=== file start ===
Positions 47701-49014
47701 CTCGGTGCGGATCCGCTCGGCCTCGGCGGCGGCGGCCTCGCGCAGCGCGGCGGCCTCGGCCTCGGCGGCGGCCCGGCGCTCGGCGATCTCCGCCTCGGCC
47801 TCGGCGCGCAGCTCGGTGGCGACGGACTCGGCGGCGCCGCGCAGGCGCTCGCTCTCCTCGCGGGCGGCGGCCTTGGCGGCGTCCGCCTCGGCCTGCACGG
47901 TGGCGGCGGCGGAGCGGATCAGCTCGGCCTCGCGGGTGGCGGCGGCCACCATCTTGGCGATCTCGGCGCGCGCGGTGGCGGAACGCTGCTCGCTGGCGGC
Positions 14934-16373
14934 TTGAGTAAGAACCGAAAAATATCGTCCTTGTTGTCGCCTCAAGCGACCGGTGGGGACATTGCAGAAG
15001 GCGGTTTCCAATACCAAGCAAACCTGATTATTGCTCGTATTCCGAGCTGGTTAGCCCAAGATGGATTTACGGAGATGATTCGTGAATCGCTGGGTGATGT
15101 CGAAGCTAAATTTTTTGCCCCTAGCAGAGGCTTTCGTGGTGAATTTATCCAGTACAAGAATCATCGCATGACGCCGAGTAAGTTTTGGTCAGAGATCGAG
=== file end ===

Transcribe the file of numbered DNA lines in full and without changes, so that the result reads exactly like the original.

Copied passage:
Positions 47701-49014
47701 CTCGGTGCGGATCCGCTCGGCCTCGGCGGCGGCGGCCTCGCGCAGCGCGGCGGCCTCGGCCTCGGCGGCGGCCCGGCGCTCGGCGATCTCCGCCTCGGCC
47801 TCGGCGCGCAGCTCGGTGGCGACGGACTCGGCGGCGCCGCGCAGGCGCTCGCTCTCCTCGCGGGCGGCGGCCTTGGCGGCGTCCGCCTCGGCCTGCACGG
47901 TGGCGGCGGCGGAGCGGATCAGCTCGGCCTCGCGGGTGGCGGCGGCCACCATCTTGGCGATCTCGGCGCGCGCGGTGGCGGAACGCTGCTCGCTGGCGGC
Positions 14934-16373
14934 TTGAGTAAGAACCGAAAAATATCGTCCTTGTTGTCGCCTCAAGCGACCGGTGGGGACATTGCAGAAG
15001 GCGGTTTCCAATACCAAGCAAACCTGATTATTGCTCGTATTCCGAGCTGGTTAGCCCAAGATGGATTTACGGAGATGATTCGTGAATCGCTGGGTGATGT
15101 CGAAGCTAAATTTTTTGCCCCTAGCAGAGGCTTTCGTGGTGAATTTATCCAGTACAAGAATCATCGCATGACGCCGAGTAAGTTTTGGTCAGAGATCGAG